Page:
Caring Community Week Promotes Happiness at Milford High School

Juniors+Sabrina+Sajdak+and+Abby+Spindler+greeted+at+student+parking+lot+entrance.
Juniors Sabrina Sajdak and Abby Spindler greeted at student parking lot entrance.

Juniors Sabrina Sajdak and Abby Spindler greeted at student parking lot entrance.

Juniors Sabrina Sajdak and Abby Spindler greeted at student parking lot entrance.

Kaley Plaxton, Managing Editor

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Desks in Spanish classroom decorated with inspirational notes on Monday.

John Goodlad, an educational researcher and theorist who published influential models for renewing schools, once wrote that “Boredom is a disease of epidemic proportions… Why are our schools not places of joy?” in his book: “A Place Called School”. The book was published in 1984, but his claim still rings true to this day, a generation later, in high schools around the world.

Imagine asking a class of high school students to form a list of adjectives that they think are fitting to describe school. It’s likely that “joyful” would make few lists, if any. Students have countless, unique opportunities to discover life and the wonders of learning, yet high schools still manage to lack joy in their environments.

High school students typically spend six to seven hours in school every day for nearly ten months each year. It would be understandably challenging to make a five-day routine exciting, but teens do not necessarily need to be having fun to have a sense of joy while at school.

Monday, October 23 marked the beginning of the fifth annual, Leadership led, “Caring Community Week” at Milford High School (MHS). A committee of nine students in the Leadership class planned simple ways to make MHS students happier –Not the temporary sort of happiness that dissipates over time, but a constant resonance of joyful energy.

To kick off the week the committee, as well as other volunteers from Leadership, arrived at school 45 minutes before the starting bell on Monday morning to place an array of paper slips with varying fonts and inspirational messages on each desk, in every classroom.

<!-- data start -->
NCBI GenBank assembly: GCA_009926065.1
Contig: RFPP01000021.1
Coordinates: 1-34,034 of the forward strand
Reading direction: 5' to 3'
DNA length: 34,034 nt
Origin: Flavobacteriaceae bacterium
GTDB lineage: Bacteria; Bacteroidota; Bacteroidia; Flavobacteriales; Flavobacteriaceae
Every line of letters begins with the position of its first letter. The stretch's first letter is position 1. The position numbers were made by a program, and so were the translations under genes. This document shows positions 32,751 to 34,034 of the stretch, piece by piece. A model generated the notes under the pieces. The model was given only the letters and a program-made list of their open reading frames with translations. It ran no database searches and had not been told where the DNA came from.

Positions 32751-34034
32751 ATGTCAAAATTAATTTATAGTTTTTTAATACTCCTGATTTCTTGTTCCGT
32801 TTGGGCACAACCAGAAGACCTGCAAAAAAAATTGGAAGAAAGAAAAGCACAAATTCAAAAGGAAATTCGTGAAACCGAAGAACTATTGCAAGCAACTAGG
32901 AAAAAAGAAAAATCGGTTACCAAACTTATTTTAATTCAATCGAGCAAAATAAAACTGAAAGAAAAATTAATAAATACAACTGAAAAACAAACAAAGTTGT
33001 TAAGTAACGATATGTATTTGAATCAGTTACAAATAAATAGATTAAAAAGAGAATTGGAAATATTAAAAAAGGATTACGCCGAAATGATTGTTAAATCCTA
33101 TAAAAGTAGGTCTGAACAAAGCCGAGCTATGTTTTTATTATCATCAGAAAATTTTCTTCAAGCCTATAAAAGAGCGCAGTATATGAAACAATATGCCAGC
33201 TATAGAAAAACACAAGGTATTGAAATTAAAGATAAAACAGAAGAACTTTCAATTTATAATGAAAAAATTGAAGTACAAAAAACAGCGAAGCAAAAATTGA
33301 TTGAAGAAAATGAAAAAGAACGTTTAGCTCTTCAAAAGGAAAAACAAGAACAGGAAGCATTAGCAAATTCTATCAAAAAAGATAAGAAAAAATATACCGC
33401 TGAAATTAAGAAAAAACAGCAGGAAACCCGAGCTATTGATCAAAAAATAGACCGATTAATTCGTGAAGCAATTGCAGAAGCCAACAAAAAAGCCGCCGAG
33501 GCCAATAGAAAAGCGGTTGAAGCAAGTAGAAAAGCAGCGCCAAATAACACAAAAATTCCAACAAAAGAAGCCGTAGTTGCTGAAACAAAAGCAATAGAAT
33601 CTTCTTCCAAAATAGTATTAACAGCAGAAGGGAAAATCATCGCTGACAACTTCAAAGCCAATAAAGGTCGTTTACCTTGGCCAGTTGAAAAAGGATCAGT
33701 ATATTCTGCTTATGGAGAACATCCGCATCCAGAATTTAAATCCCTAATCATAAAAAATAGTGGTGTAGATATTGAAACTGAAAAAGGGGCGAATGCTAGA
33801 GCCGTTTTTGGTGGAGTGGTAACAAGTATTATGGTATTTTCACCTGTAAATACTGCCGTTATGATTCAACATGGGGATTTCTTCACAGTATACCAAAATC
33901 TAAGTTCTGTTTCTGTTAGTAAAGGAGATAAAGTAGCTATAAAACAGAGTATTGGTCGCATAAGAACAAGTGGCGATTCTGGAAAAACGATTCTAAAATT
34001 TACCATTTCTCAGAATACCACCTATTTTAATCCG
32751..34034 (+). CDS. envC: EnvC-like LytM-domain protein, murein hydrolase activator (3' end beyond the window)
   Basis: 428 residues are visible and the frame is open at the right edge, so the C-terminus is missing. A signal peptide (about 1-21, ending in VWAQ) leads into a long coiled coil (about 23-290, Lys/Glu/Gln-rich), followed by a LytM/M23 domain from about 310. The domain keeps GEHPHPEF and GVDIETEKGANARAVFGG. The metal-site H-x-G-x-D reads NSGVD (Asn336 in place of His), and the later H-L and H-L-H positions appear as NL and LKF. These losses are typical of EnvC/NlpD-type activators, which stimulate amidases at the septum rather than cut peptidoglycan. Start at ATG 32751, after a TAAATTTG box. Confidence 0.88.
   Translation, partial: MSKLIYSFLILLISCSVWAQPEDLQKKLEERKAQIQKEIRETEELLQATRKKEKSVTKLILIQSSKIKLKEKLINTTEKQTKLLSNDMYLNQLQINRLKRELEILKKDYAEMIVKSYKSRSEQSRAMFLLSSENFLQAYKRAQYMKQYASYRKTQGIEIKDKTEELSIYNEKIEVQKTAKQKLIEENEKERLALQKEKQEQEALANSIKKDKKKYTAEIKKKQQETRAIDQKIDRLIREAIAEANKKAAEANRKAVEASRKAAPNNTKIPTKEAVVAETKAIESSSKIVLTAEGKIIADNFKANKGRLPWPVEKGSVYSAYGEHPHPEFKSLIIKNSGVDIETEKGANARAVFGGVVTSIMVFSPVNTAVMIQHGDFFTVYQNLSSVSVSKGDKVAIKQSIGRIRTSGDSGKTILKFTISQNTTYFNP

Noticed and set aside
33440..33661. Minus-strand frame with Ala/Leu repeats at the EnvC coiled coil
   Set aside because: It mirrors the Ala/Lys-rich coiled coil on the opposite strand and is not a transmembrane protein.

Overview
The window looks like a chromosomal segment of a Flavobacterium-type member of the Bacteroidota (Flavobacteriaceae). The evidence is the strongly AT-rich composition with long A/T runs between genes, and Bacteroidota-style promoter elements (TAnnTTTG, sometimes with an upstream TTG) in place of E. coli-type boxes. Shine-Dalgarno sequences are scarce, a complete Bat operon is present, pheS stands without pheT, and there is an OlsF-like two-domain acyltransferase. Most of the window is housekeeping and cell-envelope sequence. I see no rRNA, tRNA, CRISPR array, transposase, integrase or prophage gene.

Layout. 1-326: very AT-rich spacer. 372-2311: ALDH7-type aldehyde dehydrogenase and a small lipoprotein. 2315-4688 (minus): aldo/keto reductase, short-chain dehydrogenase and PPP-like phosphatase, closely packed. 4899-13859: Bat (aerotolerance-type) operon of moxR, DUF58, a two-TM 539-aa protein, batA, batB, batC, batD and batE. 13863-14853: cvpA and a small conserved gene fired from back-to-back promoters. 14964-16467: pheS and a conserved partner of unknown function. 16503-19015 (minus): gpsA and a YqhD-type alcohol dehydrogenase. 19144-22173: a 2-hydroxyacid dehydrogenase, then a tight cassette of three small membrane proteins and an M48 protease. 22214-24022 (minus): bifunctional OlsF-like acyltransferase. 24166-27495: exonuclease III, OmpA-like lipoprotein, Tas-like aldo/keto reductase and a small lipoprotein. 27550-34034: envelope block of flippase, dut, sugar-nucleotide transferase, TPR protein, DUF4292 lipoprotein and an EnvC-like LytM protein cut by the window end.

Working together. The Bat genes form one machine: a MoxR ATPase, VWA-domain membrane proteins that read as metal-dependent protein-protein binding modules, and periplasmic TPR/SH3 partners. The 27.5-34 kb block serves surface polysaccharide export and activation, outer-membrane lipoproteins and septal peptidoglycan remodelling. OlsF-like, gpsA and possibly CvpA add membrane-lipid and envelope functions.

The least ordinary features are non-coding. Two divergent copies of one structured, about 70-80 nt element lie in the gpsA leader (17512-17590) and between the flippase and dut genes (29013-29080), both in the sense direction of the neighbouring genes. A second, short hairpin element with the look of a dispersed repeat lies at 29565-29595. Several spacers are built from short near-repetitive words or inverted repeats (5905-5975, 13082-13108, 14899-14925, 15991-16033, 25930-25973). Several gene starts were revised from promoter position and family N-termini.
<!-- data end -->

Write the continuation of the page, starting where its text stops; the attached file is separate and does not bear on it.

Some kids responded to the messages with excitement; others with annoyance. Dave Gilbert, the MHS Leadership teacher, said that when he went to talk to his coworker Dan Reschke, “a student walked in without realizing I was there, and he looked down at his desk and read his note and said ‘oh this is cool; I needed this’.” This student’s response was exactly what Gilbert and the committee had hoped to hear.

On the flip side, another anonymous student said the notes were “meaningless personally, because the leadership students only wanted credit for writing them.”

It’s understandable that one might draw such a conclusion since being a part of a committee is an assignment grade for the Leadership students. But the students who chose to be a part of the committee didn’t sign up because they had to, because they thought it was easier to plan than the other options, or because they wanted to say that they did it. Rather, they genuinely wanted to create a happy environment for a week in October, that would hopefully leave a long lasting impact, and perhaps start new traditions, at Milford High School. Junior committee member Natalie Black said she “wanted to be a part of this committee to include the whole school in something happy, and to have a chance to give back.”

Junior Jenna Carlisle was another student who was outspoken about her appreciation towards the notes. She defended them when a peer was complaining about them, by saying, “I kept a sticky note from last year’s Caring Community Week, that said ‘Be yourself’ in my locker so that every time I opened it, I would feel encouraged.”

Not everyone loved the messages, but the point of making notes for the students was to impact as many people as possible. Gilbert instructed the committee to “focus on the positive responses because as long as one person’s spirit is lifted, it is successful.”

Similarly to Carlisle’s response, this year, senior Shelby Plizga said, “I immediately put the note I received in my phone case so that everyday I remember to be myself,” when describing her reaction to her message that read: “Be a Froot Loop in a world of cheerios.”